Perhaps there will be morels

We rang in the New Year to the sounds of light sabers and that most famous of John Williams scores. The “extravaganza” (for our kids, that meant watching the three original movies over the course of two days) was preceded by all the usual holiday diversions: a baking blitz and food deliveries, the ten-dollar gift-giving challenge (my big win: copper cookware for both my mom and her sweetheart), a post-Christmas house party that was great fun even if no one drank the beer, and a three-day sojourn to Portland with our requisite visit to the pool where now both the kids can zing solo down the giant water slide. 2013 is official. Now the confetti can settle.

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I don’t have resolutions, or even a guiding word, for the new year. But thanks to some long mornings over the break and stretches of time when the kids were either cooking breakfast in my mom’s basement apartment or nesting, somewhere, in their new sleeping bags, I do have two more books under my belt.

A good book is a hearty stand-in for a resolution anyway: Langdon Cook’s adventure foraging in Fat of the Land will have me thinking all year about shad, spot shrimp, and baking with dandelion blooms.

The few morel hunters who’ve openly admitted to the pastime have smiled silently when I’ve hinted that I’d love to come along. So let’s say that persuading someone to let me join them for a morel outing would be a good goal for the year. That would be for the spring. In the fall, I’ll try to carve out time, even once, when Anne or Chris emails me the night before to ask me to join them to hunt chanterelles.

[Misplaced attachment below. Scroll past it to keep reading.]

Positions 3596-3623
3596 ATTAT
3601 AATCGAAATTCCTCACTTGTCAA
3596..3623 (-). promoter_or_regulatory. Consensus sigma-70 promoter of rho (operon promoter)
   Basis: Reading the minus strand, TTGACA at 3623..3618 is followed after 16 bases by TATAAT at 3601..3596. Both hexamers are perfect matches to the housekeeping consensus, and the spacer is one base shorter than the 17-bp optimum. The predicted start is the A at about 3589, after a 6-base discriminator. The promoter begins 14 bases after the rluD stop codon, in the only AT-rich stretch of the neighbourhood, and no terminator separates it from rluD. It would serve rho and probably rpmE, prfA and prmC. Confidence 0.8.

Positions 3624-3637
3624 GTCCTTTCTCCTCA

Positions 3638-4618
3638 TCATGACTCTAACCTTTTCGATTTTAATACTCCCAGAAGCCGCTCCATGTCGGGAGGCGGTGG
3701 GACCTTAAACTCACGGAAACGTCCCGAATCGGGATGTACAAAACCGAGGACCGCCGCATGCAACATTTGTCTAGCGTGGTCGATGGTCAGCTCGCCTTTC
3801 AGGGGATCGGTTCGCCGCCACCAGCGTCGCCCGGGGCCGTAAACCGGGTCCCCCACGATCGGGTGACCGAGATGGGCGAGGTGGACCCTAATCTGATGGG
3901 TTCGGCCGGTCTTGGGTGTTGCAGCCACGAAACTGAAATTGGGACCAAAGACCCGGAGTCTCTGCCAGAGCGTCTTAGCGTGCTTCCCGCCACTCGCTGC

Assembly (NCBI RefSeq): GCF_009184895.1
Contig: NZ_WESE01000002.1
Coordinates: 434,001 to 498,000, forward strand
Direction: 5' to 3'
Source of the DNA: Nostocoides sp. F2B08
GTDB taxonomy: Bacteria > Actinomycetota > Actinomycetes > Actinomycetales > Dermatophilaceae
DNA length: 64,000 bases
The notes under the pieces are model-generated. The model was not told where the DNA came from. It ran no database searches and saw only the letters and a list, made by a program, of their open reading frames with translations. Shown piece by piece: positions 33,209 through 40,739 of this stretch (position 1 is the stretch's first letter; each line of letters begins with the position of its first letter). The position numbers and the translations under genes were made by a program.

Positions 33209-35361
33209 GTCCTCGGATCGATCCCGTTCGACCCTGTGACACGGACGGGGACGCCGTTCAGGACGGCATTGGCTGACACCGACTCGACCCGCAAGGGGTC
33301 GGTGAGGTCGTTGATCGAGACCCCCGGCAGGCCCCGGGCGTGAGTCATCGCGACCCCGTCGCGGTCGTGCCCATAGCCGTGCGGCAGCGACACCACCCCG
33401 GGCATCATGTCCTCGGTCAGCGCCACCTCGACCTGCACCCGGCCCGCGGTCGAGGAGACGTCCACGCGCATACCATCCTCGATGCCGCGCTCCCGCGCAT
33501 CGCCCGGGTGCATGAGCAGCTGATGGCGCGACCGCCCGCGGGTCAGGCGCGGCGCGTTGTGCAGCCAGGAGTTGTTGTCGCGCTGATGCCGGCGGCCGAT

My food frontiers look a little lank next to those of someone who freedives for lingcod with a trident-tipped spear. But I hear his new book makes mushroom hunting look anything but cowardly. My new dehydrator is waiting and though it may seem domesticated compared with learning to fly fish for steelhead, the prospect of broadening my repertoire by filling it with wild mushrooms is enough to cast the year in a promising light.

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